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Re: Re:

18 Jul 2016 11:18

Starstruck wrote:
python wrote:i remain very curious, though admittedly its an academic if not an irrelevant concern NOW, what and how would change had the plotters prevail ? what were their ultimate goals ?

to assume they would reverse any and all erdogan policies seems too simplistic.

some commentators point at the previous military coups for clues as trying to keep the political islam in check. i'd buy that. others point at the multiple erdogan international failures for the clues. i'd buy that too. yet others suggest the putsch was merely a self-defense, a preventative reaction of a part of the military that knew they were to be cleansed within days...

perhaps its a misfortune they did not prevail ?

oh, i almost forgot, erdogan is now accusing washington as an accomplice for roofing gulen :rolleyes: demands his extradition, while kerry calmly suggested to file the appropriate papers which erdogan curiously never did...


@14:40
https://www.youtube.com/watch?v=zeNO3sc6-RQ
a thought provoking compilation of opinions ! i find it hard to believe but not entirely exclusionary, that the plotters would inform washington in advance, though, as one of the panelists noted, that's been the practice for various plotters...of course, an indirect evidence for such a theory would seem to find a support in the hard-nosed position the state dept took re, gulen, both his legal shelter and extradition.

it's as if the us long-term policy towards erdogan (not to be confused with turkey per se) was to keep him on the short leash. compared to a longer leash afforded other 'more responsible' nato allies.
SeriousSam wrote:
python wrote:perhaps its a misfortune they did not prevail ?


The Turkish people and the opposition parties seem to prefer their democracy, with all its problems, to military dictatorship, though a secular military dictatorship more subservient to Nato interests than Erdogan could indeed have been a useful tool for the west in the short term
agree with the bolded entirely...yet, the unbolded part - the alleged support for democracy - needs some corrections. 1st, the erdogan pre-coup authoritarian system could be hardly called a democracy, though, as i said before, it's considerably more competitive than, for instance, the putin authoritarian model. 2nd, while it is true that many turks support erdogan, a huge chunk don't including the kurds and other minorities..what is going on,to a large extent is a survival chanting, or a realignment with the winner
in foreign policy there are no eternal friendships or eternal enemies, only eternal interests
As for Marit, without the medicine, she would have no chance' -OEB
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18 Jul 2016 11:32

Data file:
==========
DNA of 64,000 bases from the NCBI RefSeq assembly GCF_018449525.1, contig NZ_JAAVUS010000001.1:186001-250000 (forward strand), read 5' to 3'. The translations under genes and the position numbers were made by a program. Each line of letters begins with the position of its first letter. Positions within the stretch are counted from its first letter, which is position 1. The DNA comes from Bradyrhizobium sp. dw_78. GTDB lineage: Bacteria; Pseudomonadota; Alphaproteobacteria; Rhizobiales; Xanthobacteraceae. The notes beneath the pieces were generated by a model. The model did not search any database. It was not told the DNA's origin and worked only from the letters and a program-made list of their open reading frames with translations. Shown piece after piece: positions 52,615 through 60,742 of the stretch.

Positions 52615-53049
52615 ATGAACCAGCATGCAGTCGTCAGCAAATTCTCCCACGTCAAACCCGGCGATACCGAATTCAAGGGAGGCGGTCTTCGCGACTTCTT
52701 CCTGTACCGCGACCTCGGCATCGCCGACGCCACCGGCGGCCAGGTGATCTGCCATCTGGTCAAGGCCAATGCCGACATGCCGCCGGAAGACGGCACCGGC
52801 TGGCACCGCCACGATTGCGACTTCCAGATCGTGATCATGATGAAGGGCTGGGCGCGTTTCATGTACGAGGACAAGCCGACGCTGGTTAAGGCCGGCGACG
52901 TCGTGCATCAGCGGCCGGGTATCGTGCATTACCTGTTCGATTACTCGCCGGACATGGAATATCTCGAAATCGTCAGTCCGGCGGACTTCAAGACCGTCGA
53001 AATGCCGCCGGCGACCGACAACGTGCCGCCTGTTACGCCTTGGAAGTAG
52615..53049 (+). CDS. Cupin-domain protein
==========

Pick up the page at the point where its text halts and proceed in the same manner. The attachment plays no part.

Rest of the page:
I think much of the opposition declared against the coup from the very beginning.
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Re: World Politics

18 Jul 2016 12:02

python,

I can't think of many events more destructive to the democratic status of a country than a military coup succeeding. A necessary (but not sufficient) component of a democracy, and as Popper argued, the most important component, is that empowerment and removal of the top public servants and decision makers is regularly decided at the ballot box and nowhere else.
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Re: World Politics

18 Jul 2016 13:35

Merckx index wrote:Anyone here know much about FAD—an anti-missile system being developed in South Korea, which doesn’t really want it, under pressure from the U.S.? It’s nature makes it pretty much useless vs. North Korea, as it’s designed to shoot down missiles that are far higher than those that would come from the north. It appears to be aimed at China and Russia, both of whom regard it as almost an act of war.

https://kpfa.org/player/?audio=237742

The FAD discussion begins at about 25:30, following a discussion of the decision against China on the Spratly Islands (another example, according to the correspondent, of the U.S. pressuring another country to confront China). And in turn followed by a discussion of how easily the U.S. Presidential election could be swung by the very hackable machines. The reporter claims that the Secretary of Elections in key states like Ohio can basically determine the outcome.


North Korea would never attack South Korea with missiles. They have conventional, hardened artillery that would completely flatten Seoul before they could be eliminated. Estimates are that Seoul could be hit with a half-million shells per hour (!!) using the 170 mm Koksan weapon.

Again, South Korea has no need for the FAD unless it's to defend against countries that would attack (i.e., retaliate) using ballistic missiles. The only country in the region that fits that description? China. This is kind of a big deal.

John Swanson
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Re: World Politics

18 Jul 2016 13:36

SeriousSam wrote:python,

I can't think of many events more destructive to the democratic status of a country than a military coup succeeding. A necessary (but not sufficient) component of a democracy, and as Popper argued, the most important component, is that empowerment and removal of the top public servants and decision makers is regularly decided at the ballot box and nowhere else.

while i generally agree with the ideal or the noble idea, we need to keep in mind how convoluted, complex and at times downright destructive the 'ballot box' decisions can be...

i have many thoughts but little time, still we should keep in mind it was the ballot box that brought the nazis to power. i am still to read it was undemocratic... it was the ballot box that by most accounts through a proper election brought the muslim brotherhood to power in egypt (btw, erdogan openly declared them their ideological brothers). it was the ballot box that most crimeans used to realign their citizenship...etc etc

these diverse example are not to discredit the elections per se, but to show that, like so many other political processes, the election process - even when reflecting the majority - could be quite controversial.

among the reasons for such a mess could be several REAL and NATURAL factors - from a blind nationalism bordering on xenophobia that infects masses, to various spinning and manipulation techniques, to normal human laziness and ignorance...